Fwd: Help in Planning

Subject: Fwd: Help in Planning
From: Jean Ostrem <jostrem -at- tdl -dot- com>
To: techwr-l -at- lists -dot- raycomm -dot- com
Date: Thu, 15 Jun 2000 08:45:05 -0700

Sona Mehta <sona -dot- mehta -at- haysmt -dot- co -dot- uk> wrote:

>How do I tell what are the last level tasks that I will be doing even
>before I understand what needs to be changed in the document? I know the
>higer level tasks like
>1. Understanding the code (Very difficult, any suggestions on how to go
about it?)

>From your post, I assume that you don't read C code. While that
would be a useful skill to learn, for now:

1.) Opening the code in a text editor and reading comments. With
luck, the coder who left will have left enough information for
you to know what to expect. If not, then urge that your company
use more comments. Warning: read a copy of the source code, or
else open in read-only mode.

2.) Sit down with a coder. You could just pick his/her brains,
but it would more useful in the long run to ask for a basic guide
to reading code. For your purposes, you may not need to read code
fluently. You might be able to get by with a few basics to point
you to the parts of the code you need to read.

3.) Get a basic programming book, and learn some of the basics

I missed the original post, but I assume you've been tasked with writing some API documentation. Please disregard if you were asking about something else.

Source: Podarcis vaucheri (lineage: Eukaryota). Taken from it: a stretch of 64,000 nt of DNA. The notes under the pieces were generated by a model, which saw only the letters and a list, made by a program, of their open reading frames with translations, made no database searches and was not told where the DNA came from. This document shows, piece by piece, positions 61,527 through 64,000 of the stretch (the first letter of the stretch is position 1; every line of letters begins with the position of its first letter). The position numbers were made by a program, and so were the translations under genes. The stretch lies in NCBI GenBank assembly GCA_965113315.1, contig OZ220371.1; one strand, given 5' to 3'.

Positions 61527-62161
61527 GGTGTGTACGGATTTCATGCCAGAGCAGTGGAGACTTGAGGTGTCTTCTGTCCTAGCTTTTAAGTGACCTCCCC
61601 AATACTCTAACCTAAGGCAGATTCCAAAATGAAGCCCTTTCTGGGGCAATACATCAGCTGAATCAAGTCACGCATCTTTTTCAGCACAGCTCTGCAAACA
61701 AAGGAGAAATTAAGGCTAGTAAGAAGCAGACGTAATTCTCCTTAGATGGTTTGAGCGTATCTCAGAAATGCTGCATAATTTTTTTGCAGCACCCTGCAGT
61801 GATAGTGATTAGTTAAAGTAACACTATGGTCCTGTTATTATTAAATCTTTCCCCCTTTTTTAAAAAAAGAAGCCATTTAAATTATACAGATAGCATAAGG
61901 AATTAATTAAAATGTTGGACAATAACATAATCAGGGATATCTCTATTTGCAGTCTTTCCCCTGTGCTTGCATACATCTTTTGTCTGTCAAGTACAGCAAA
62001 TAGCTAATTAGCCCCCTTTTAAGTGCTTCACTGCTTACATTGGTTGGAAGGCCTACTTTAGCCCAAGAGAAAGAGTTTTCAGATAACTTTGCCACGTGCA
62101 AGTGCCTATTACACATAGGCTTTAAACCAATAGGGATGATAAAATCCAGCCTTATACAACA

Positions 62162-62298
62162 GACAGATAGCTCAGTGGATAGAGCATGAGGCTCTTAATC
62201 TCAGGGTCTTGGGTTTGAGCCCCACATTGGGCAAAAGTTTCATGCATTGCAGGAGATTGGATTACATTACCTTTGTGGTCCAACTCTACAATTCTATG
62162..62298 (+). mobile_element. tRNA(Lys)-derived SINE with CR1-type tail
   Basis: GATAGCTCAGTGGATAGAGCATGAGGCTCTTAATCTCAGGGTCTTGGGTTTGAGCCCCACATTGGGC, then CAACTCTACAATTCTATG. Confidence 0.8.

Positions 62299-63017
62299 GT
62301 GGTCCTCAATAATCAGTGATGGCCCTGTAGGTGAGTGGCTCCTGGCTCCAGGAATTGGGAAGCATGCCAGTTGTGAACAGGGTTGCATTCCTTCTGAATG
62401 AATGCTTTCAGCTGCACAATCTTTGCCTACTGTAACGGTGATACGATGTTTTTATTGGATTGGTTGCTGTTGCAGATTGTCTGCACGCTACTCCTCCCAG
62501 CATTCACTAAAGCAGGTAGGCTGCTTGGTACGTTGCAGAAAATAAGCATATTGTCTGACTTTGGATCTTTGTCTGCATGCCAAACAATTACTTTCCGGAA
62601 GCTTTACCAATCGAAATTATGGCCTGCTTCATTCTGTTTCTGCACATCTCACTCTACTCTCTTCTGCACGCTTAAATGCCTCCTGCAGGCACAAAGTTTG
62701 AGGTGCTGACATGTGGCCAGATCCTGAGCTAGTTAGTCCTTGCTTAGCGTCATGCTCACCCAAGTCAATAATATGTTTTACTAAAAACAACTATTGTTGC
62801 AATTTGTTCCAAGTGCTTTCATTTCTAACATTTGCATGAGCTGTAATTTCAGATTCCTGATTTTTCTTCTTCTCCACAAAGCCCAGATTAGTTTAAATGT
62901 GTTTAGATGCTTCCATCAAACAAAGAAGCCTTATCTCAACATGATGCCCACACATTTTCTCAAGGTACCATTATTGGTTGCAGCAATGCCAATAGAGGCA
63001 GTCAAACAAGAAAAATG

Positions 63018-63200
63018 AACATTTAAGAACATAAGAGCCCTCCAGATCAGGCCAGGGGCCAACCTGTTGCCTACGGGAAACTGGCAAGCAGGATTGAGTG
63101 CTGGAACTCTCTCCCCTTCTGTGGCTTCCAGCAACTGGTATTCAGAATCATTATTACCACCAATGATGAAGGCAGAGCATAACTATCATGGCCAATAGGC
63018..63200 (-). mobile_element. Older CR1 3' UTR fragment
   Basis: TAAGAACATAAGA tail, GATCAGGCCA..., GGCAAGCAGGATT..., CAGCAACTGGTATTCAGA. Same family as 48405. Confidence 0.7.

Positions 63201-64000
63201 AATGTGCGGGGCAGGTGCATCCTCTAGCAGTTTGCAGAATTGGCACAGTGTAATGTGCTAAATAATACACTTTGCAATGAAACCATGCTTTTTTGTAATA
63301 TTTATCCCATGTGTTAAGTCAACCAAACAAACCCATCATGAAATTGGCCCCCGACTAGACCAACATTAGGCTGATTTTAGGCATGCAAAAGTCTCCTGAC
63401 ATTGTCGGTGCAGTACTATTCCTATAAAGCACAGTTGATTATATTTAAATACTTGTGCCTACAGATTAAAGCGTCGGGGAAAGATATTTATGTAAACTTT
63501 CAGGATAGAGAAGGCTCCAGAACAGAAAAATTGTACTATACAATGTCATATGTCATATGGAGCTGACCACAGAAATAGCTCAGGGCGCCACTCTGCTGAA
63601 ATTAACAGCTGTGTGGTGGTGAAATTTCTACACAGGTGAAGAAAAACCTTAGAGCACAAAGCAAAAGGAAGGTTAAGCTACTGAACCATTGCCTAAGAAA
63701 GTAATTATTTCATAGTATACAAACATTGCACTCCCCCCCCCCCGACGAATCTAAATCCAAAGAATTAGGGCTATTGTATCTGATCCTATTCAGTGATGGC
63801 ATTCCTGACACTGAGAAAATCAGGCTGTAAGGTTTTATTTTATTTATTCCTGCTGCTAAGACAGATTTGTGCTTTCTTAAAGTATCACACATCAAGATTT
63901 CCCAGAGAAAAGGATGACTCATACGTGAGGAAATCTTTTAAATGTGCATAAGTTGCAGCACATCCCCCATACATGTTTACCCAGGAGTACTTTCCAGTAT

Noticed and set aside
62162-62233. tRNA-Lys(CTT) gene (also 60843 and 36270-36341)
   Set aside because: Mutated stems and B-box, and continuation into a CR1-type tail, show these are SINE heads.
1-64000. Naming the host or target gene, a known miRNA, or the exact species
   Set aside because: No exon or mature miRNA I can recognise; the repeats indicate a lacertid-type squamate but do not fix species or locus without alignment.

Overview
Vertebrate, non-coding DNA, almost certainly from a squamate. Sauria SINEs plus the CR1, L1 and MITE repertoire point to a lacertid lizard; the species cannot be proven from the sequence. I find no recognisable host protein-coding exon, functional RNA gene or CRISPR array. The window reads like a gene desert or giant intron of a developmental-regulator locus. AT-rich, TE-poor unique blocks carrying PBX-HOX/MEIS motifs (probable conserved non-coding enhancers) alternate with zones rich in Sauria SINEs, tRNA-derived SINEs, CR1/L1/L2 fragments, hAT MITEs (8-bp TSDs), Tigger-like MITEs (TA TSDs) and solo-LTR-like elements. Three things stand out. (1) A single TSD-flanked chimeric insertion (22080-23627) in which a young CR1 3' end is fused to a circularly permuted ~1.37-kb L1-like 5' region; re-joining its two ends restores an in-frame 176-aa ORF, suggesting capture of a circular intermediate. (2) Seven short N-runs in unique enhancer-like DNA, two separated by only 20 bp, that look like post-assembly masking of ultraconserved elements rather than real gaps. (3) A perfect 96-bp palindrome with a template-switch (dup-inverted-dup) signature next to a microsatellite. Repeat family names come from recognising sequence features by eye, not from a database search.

Bruce's suggestions are good, although I would reverse the order.

You simply can't write C API documentation without learning at least the basics of C. Writers who trust the comments often produce poor API documentation. I've seen it happen far too many times that the coder comments something one way, changes the code, and fails to change the comment.

If you don't already know at least one programming language, I'd encourage you to convince your company to pay to send you to an introductory programming class that uses the C or C++ language.

When I learned C, I bought a great book called "The C Puzzle Book" by Alan R. Feuer. It had little code snippets that you had to trace through by hand to find out what they produced. It's great practice for tech writers, who often end up reading code more than they end up writing code. Unfortunately, the book dates from the early 80s, and I doubt that it's still in print. But you might look for something similar.

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